If you've spent a huge sum of money on a phone, you don't want a cheeky thief to swipe it right out of your pocket, and phones in the future might have a handy feature that stops them doing just that – or, at least, makes it a lot harder for them to pick your pocket.
- What we know about the new iPhone 11
- These are the best Sony phones
- What we want the Samsung Galaxy Note 10 to be
The technology would recognize who was holding a phone from their heartbeat – and if someone unauthorized was holding the phone, it would enter 'low-friction' mode.
In 'low-friction' mode the phone would vibrate quickly, making it a lot harder for potential thieves to pick up – in effect, it becomes too slippery to easily pick up. The tech also includes a 'hi-friction' mode, so when you're holding your phone, it's a lot less likely to slip out of your hands and fall to the ground.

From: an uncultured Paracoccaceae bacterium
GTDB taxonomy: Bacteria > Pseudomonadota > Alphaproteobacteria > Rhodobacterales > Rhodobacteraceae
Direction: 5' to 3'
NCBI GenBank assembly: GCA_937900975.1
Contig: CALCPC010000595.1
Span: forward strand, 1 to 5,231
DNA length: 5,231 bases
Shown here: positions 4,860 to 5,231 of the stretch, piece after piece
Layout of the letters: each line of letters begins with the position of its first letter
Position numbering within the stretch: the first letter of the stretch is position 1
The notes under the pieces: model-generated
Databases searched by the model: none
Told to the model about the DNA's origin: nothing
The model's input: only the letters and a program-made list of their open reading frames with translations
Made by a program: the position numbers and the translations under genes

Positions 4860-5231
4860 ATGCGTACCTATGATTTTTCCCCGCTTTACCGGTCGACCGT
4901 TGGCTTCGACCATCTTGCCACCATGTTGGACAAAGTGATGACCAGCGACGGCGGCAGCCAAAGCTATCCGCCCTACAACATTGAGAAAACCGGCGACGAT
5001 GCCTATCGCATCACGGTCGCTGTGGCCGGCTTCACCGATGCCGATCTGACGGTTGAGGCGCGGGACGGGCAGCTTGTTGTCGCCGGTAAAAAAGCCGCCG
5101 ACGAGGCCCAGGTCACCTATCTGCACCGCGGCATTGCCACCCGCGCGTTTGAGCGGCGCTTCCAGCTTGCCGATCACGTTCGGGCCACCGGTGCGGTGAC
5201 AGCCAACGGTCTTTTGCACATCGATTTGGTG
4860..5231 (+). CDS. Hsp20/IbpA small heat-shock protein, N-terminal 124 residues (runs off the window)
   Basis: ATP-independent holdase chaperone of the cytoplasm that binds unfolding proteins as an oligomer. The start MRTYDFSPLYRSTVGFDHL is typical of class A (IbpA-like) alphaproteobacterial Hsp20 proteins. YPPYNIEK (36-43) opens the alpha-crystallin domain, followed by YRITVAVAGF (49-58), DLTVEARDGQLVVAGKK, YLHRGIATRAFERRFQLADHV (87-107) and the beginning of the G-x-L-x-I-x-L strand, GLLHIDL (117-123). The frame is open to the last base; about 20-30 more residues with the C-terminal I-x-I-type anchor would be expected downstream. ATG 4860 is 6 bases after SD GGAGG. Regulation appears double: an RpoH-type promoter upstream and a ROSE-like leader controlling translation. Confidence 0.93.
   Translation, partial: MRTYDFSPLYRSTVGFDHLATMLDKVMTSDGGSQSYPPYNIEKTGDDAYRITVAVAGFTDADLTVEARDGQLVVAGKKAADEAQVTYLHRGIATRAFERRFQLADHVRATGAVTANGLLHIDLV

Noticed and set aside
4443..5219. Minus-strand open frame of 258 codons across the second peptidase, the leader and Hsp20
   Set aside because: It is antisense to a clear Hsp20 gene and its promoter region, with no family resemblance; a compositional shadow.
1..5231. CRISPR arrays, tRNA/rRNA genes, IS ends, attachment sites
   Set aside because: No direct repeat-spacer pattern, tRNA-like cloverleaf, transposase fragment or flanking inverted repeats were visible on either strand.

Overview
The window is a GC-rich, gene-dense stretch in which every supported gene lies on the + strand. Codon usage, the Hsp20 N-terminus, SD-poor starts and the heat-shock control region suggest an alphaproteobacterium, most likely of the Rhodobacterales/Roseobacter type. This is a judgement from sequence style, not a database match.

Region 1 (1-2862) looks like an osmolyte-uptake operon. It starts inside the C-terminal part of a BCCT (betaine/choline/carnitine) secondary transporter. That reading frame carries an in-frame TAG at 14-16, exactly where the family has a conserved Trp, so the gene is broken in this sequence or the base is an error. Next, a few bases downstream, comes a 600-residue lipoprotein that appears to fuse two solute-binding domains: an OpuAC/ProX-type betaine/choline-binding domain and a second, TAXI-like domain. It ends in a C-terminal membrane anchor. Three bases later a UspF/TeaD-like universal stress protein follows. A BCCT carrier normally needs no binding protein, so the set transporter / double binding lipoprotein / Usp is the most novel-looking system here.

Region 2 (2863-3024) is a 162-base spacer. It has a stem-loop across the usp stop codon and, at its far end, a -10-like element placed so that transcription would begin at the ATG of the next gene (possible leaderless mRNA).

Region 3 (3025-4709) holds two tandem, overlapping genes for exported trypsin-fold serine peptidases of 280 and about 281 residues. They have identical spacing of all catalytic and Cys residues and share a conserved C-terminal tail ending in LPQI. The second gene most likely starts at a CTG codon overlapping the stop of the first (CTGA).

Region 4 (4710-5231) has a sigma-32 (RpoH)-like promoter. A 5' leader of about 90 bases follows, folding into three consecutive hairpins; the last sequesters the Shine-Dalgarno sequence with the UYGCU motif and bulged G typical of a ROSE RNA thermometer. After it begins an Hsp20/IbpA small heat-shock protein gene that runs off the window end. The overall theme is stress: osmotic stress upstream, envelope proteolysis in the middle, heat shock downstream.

In theory, 'low-friction' mode would help stop pesky pickpockets pinching your phone right out of your pocket, giving you that extra level of security when you're in a busy crowd – of course it won't help if your phone is stolen in any other way, but it still could be a useful feature.
Although the patent was only recently discovered, it was filed in February, so phone makers have had a few months to consider adding it to their handsets, however with the long production cycles of phones, even if handsets do end up using the tech it might be a few months before we see phones with this anti-robber technology.